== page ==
I’m on record as stating that Kubo is my favorite LAIKA tale to date. Even as I’ve grown to appreciate Boxtrolls and Coraline a little more with time, my affinity for Asian cinema and the application here makes me want to watch it the most out of the five films released thus far. There’s so much creativity on display in the way that the paper Kubo manipulates first as a means of telling his stories, then later for other applications of flight and water traversal, but then the craftspeople and animators also work in the form of the paper into other aspects, as well. Though I saw Kubo theatrically in its initial release, it wasn’t until this 4K review that I noticed how the waves in the opening scene possess the imprint of paper sheets. The waves themselves do appear as water, yet the presence of this creative and gentle, yet also forceful means of artistic expression becomes fearsome in the form. Later, when Kubo goes for the Sword Unbreakable, even the giant skeleton has aspects which appear constructed by way of paper mâché. These aspects repeat in a variety of ways that seem all the more apparent in the 4K edition with the increased detail afforded by the increased data on-disc. The HDR only adds to the immersion in scenes like the battle on the boat between The Sisters (voiced by Rooney Mara) as Kubo dives below the water to find the Breastplate Impenetrable, the improved color range makes the already dynamic sequence more beautiful. There’s greater difference in color between the white moon, the blue night sky, and the dark clouds overhead. Add to that the greens, reds, and yellows which make up the menace under the water as Kubo nearly is eaten by the Garden of Eyes, the entire sequence carries a greater intensity. But if you want an example of where the 4K UHD and HDR really demonstrate the improvement in quality, look to the armor worn by Beetle (voiced by Matthew McConaughey). In the moment before the group enters into where the giant skeleton emerges, you can see the varying shades of wear and their respective color on Beetle’s armor. It’s positively miraculous the details that we can see now, details which make LAIKA’s work even more impressive.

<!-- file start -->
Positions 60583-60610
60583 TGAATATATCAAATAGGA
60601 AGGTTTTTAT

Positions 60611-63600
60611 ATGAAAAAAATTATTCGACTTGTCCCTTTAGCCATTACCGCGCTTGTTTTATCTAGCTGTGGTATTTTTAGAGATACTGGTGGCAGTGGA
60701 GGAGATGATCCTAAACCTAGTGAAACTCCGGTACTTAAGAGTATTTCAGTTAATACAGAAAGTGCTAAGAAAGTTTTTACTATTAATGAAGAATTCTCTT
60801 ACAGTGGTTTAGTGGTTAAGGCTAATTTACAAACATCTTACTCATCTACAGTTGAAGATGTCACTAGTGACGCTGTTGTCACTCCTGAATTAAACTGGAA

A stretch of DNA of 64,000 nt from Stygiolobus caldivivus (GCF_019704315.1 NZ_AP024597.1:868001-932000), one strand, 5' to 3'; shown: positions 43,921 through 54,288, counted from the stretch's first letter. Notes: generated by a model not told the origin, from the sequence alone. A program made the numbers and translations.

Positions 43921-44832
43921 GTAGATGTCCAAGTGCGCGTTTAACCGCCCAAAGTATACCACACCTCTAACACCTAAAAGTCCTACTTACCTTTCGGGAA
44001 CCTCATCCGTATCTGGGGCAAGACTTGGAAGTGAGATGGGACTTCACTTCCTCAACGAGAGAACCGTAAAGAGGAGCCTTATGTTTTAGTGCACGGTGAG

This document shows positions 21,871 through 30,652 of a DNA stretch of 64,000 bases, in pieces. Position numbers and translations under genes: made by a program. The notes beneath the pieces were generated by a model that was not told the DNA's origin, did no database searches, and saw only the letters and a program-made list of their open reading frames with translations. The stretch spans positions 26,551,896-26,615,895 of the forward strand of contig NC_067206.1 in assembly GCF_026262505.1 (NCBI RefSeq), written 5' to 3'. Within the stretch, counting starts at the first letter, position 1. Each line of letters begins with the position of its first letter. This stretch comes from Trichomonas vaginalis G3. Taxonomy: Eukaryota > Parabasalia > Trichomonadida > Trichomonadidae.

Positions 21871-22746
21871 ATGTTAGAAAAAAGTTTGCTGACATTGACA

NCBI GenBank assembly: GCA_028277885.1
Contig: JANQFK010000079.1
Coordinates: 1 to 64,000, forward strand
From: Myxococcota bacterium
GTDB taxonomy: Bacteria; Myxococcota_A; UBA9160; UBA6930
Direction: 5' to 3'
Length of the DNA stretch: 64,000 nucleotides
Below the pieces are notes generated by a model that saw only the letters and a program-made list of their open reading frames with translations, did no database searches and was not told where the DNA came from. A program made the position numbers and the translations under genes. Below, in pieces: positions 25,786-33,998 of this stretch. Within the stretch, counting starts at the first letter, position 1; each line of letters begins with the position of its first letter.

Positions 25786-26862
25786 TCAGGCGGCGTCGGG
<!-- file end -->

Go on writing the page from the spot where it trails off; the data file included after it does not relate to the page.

As mentioned in the other 4K UHD home release reviews, these 4K UHD remasters also include a brand-new Dolby Atmos track. Unfortunately, my home set-up is not equipped to test that capability. However, I’m delighted to report that the clarity on the English 5.1 track plays as strongly and clear as on the previous Blu-ray LAIKA/Shout! re-release. In terms of the special features, as with the prior three 4K UHD remasters, the 4K UHD disc is the film only and all the bonus features are relegated to the Blu-ray disc. The material on the Blu-ray includes all the previously released materials. The featurettes, the brief essay and storyboard art in the liner notes from the 2021 re-release, as well as all the other legacy materials are included.